MD - Calvert Cliffs

Southern Maryland’s Calvert Cliffs hold one of the world’s most extensive exposures of fossils from the Miocene Era, 10 to 20 million years ago.

Parents often find it daunting when a young daughter or son starts using words like brontosaurus, triceratops, or even Cretaceous! Fortunately, the Chesapeake region has several locales where families facing “dinosaur fever” can find some hands-on paleontology.

MD - sharks' teeth and shells

Eureka! Keen-eyed adventurers can sometimes find sharks’ teeth on the western shore of the Chesapeake Bay.

Throughout geological time, the Chesapeake region was repeatedly inundated and exposed by oceans and inland bays. As the Earth’s tectonic plates shifted and continents fragmented and collided, hundreds of layers of sediment buried the traces of uncountable billions of creatures. Today, paleontologists—both professional and amateur—hunt for those traces at several regional sites.

The Calvert Cliffs in Southern Maryland’s Calvert County border the Chesapeake Bay’s western shore for more than 30 miles, with bands of fossil-filled sand, clay, and marl layering the cliff’s face, marking the bottoms of ancient shallow seas. The cliffs erode onto the narrow beaches, depositing relict shells, whalebone, sharks’ teeth, and other traces of Miocene life.

Hunting Along the Tideline

The cliffs at Calvert Cliffs State Park in Lusby hold more than 600 species of fossil sharks, whales, crocodiles, fish, and supporting vertebrates and invertebrates. Strewn along the tideline, shards of prehistoric Chesapectens scallop shells mix with precursor snails and bivalves. Fragments of dense, dark whalebone or effective-looking sharks’ teeth reward lucky and observant collectors. While you can use shovels to sift the sand for fossils, many people prefer to prowl the foreshore and shallows, prepared to quickly plunge an arm into the water to grab a possible Charcarodon tooth or an ancient porpoise vertebra.

The Flag Ponds Nature Park, also in Lusby, offers fossil hunting in a topography completely different than the Calvert Cliffs. This county park’s wide expanses of Chesapeake Bay beach and foreshore, wetlands, and freshwater ponds once enclosed a sheltered harbor supporting a major "pound net" fishery. Now, a visitors’ center with wildlife exhibits, a boardwalk, observation platforms and pier, and hiking trails to forested heights combine with fossil hunting to make Flag Ponds a collecting experience for the whole family. 

MD - Chesapeake Bay - fossil hunting - vertical

Hunting for fossils on a sunny day is a tremendous treat for dinosaur lovers of all ages. 

While the beach is accessible at both parks, neither permits access to the actual cliffs. For a small cash fee, Matoaka, a cabin colony in St. Leonard, offers day use at their beach and an opportunity to approach the cliffs.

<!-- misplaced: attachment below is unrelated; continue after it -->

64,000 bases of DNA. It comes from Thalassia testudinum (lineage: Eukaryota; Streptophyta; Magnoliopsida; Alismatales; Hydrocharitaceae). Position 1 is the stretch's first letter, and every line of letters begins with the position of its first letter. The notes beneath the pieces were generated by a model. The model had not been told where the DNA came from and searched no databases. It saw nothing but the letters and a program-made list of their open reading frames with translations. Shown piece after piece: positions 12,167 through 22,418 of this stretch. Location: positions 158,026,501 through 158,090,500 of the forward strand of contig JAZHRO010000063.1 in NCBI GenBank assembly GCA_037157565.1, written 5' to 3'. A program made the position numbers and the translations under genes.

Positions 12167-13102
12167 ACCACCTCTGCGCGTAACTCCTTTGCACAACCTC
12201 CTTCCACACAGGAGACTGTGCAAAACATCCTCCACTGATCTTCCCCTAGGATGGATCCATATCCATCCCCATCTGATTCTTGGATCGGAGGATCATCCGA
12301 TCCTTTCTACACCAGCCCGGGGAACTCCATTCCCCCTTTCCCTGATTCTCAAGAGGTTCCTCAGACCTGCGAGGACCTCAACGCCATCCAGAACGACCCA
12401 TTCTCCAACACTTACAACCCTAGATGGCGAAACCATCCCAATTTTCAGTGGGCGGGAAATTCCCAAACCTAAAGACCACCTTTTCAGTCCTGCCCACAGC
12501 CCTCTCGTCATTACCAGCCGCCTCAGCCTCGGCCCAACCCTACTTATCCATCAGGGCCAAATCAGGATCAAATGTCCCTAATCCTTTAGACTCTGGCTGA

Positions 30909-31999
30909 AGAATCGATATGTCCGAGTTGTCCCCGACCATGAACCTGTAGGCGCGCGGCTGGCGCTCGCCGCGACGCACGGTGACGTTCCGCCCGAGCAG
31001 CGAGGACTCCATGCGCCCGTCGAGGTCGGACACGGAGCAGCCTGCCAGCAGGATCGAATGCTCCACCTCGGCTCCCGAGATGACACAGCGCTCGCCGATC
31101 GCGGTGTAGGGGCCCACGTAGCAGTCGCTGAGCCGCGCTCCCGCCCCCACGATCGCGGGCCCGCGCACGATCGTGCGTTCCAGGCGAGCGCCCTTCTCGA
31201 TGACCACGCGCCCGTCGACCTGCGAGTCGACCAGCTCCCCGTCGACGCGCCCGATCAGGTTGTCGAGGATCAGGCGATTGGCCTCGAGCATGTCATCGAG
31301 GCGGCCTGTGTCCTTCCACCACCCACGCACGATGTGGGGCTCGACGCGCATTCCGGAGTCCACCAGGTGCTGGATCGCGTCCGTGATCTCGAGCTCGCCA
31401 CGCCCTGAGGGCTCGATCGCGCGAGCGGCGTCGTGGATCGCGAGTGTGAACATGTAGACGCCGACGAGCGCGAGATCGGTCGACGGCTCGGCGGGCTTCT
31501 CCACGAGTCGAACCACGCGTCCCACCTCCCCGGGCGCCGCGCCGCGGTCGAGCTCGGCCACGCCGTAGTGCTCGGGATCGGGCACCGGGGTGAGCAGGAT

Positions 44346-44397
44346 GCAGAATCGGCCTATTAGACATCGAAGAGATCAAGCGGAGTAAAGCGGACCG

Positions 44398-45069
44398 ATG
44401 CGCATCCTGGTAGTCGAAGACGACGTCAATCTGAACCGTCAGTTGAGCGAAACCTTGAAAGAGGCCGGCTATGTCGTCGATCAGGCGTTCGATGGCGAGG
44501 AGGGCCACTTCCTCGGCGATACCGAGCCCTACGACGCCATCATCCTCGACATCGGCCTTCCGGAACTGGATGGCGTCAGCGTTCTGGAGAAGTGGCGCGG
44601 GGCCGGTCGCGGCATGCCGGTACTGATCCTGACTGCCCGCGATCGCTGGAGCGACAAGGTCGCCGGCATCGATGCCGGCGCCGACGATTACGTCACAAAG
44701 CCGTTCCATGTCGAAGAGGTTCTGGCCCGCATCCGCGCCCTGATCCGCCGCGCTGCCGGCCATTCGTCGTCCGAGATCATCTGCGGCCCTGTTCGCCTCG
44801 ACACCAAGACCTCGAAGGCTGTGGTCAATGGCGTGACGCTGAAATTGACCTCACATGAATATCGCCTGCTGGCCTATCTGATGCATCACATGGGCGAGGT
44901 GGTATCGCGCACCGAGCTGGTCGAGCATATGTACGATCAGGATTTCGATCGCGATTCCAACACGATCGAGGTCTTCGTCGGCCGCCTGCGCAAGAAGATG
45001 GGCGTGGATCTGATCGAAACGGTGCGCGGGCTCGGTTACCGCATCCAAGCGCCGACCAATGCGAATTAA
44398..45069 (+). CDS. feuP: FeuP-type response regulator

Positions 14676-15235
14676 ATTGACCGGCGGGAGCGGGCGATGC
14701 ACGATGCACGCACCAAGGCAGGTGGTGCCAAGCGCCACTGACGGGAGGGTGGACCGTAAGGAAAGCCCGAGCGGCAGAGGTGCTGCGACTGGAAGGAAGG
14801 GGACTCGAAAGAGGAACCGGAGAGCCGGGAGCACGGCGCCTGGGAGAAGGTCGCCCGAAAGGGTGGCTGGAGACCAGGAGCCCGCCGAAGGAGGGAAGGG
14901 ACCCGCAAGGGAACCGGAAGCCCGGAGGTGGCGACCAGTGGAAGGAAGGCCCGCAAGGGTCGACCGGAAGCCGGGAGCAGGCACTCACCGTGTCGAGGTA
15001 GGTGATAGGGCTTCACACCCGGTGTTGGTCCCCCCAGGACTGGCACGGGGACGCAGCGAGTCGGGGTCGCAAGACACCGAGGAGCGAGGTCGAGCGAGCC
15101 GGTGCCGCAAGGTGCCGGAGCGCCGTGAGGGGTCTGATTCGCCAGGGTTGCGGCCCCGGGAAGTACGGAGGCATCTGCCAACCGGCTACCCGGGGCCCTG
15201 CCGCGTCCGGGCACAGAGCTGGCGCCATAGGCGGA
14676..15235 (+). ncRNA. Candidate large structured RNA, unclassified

“At Matoaka, you can get in front of the cliffs and walk for miles, staying below mean high tide line,” explained Paul Murdoch of Chesapeake Heritage And Paleontology Tours. “In the cliffs you can see nearly 10 million years of almost uninterrupted evolution.”

Certified as a Chesapeake Bay Storyteller by the National Park Service and Maryland Department of Tourism, Murdoch leads customizable, guided fossil hunting tours at Flag Ponds Nature Park and other Calvert County sites. His two- and three-hour tours can include lunch and a tour of the Calvert Marine Museum in Solomons. The museum’s exhibits serve as an excellent “primer” about life in the Chesapeake, from the prehistoric to the modern.

Where Dinosaurs Roamed

For actual dinosaurs, Dinosaur Park in Laurel preserves a rare deposit of the extinct reptiles’ remains from the early Cretaceous period, about 115 million years ago. First discovered in 1858 by African American miners digging for iron ore, the open pit mine’s riches range from vestiges of early flowering plants to bones and teeth of the Maryland State Dinosaur Astrodon johnstoni

Bones from this deposit helped scientists understand and reconstruct dinosaurs’ true life appearance and diversity. Today, on scheduled Saturdays at Dinosaur Park, the public can work alongside paleontologists to help uncover the past. Hundreds of fossils discovered by visitors have been collected and cataloged.

At Westmoreland State Park, on the Potomac River in Virginia’s Northern Neck, visitors can participate in fossil programs and interpretive tours along the river’s eroding shoreline. Trails lead from the Visitor Center to the Potomac’s shore below Horsehead Cliffs. Erosion over time has exposed the remains of porpoises, whales, and sharks from 15 million years ago.

Chesapeake fossil hunting—for child or parent—can be an exciting introduction to paleontology or an opportunity to expand an existing collection. Regardless of the reason for the hunt, it will surely be an education and an adventure.

For More Information

Calvert County Tourism,

Flag Ponds Nature Park, 410-586-1477 or 535-5327

Calvert Cliffs State Park, 

Chesapeake Heritage And Paleontology Tours,

Dinosaur Park,

Westmoreland State Park,

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